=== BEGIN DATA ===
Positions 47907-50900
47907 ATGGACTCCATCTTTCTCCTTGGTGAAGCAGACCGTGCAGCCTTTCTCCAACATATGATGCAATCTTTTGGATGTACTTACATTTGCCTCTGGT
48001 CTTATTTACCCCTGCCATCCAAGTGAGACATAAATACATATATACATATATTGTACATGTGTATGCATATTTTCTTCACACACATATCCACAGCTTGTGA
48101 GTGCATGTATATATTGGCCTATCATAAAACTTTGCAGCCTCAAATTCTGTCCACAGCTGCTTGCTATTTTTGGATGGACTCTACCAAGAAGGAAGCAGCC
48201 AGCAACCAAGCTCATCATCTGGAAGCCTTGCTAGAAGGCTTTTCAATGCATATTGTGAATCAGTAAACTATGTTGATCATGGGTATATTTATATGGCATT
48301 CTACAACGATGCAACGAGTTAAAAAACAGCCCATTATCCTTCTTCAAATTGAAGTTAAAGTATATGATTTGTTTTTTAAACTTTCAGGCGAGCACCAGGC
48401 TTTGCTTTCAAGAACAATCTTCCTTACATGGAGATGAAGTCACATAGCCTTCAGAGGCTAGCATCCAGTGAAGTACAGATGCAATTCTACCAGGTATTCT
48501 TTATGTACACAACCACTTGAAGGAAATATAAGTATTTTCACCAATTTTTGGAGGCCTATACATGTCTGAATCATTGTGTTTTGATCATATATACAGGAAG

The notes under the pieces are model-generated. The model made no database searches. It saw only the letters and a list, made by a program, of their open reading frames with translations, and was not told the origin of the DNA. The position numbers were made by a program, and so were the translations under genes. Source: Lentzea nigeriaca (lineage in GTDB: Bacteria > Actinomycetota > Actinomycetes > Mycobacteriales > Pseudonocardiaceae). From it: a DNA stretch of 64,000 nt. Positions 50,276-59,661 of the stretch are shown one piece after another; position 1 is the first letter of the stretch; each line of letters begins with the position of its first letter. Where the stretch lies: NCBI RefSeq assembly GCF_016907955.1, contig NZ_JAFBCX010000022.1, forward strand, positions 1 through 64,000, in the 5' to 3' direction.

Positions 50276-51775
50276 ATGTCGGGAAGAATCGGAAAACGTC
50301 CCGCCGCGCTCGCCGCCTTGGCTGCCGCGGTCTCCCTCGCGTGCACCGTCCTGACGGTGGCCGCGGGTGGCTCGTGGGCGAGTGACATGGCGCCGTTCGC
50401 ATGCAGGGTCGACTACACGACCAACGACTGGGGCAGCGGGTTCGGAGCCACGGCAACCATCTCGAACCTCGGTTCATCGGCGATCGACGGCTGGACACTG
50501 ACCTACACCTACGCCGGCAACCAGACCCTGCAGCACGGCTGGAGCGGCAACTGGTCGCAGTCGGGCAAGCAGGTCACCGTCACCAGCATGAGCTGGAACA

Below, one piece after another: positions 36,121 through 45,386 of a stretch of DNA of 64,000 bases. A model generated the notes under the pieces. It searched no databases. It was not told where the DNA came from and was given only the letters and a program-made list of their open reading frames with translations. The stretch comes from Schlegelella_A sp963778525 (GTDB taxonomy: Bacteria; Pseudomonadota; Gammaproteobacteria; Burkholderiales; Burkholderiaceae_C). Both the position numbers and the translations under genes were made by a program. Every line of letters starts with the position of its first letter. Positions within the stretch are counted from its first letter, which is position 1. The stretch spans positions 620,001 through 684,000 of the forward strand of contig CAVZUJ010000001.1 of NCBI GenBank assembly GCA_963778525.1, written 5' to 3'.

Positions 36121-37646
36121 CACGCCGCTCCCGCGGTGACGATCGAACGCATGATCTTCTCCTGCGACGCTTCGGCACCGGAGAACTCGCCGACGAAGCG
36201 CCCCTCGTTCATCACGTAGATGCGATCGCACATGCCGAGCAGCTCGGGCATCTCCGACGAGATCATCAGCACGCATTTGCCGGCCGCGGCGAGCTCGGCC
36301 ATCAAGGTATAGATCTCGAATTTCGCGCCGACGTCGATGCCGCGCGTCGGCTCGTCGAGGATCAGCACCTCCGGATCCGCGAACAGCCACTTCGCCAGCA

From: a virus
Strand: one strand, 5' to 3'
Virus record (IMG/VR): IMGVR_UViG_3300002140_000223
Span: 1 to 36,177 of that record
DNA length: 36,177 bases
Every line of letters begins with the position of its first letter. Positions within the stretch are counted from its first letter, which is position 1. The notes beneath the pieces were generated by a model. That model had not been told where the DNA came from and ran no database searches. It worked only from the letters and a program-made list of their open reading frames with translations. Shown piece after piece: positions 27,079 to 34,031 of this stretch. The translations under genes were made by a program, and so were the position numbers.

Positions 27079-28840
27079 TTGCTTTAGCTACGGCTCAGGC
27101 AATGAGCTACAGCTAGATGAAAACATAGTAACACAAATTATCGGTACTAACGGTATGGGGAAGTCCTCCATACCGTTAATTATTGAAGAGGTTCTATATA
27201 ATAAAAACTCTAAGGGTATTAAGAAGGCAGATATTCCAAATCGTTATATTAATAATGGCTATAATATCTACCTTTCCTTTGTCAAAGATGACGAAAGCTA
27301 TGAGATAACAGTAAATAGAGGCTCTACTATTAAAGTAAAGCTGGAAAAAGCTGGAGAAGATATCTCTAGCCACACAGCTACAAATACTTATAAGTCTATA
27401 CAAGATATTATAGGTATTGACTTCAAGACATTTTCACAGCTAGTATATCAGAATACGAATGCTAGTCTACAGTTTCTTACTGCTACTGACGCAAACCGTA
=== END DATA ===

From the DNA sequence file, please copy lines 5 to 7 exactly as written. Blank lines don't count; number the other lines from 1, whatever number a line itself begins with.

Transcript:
48201 AGCAACCAAGCTCATCATCTGGAAGCCTTGCTAGAAGGCTTTTCAATGCATATTGTGAATCAGTAAACTATGTTGATCATGGGTATATTTATATGGCATT
48301 CTACAACGATGCAACGAGTTAAAAAACAGCCCATTATCCTTCTTCAAATTGAAGTTAAAGTATATGATTTGTTTTTTAAACTTTCAGGCGAGCACCAGGC
48401 TTTGCTTTCAAGAACAATCTTCCTTACATGGAGATGAAGTCACATAGCCTTCAGAGGCTAGCATCCAGTGAAGTACAGATGCAATTCTACCAGGTATTCT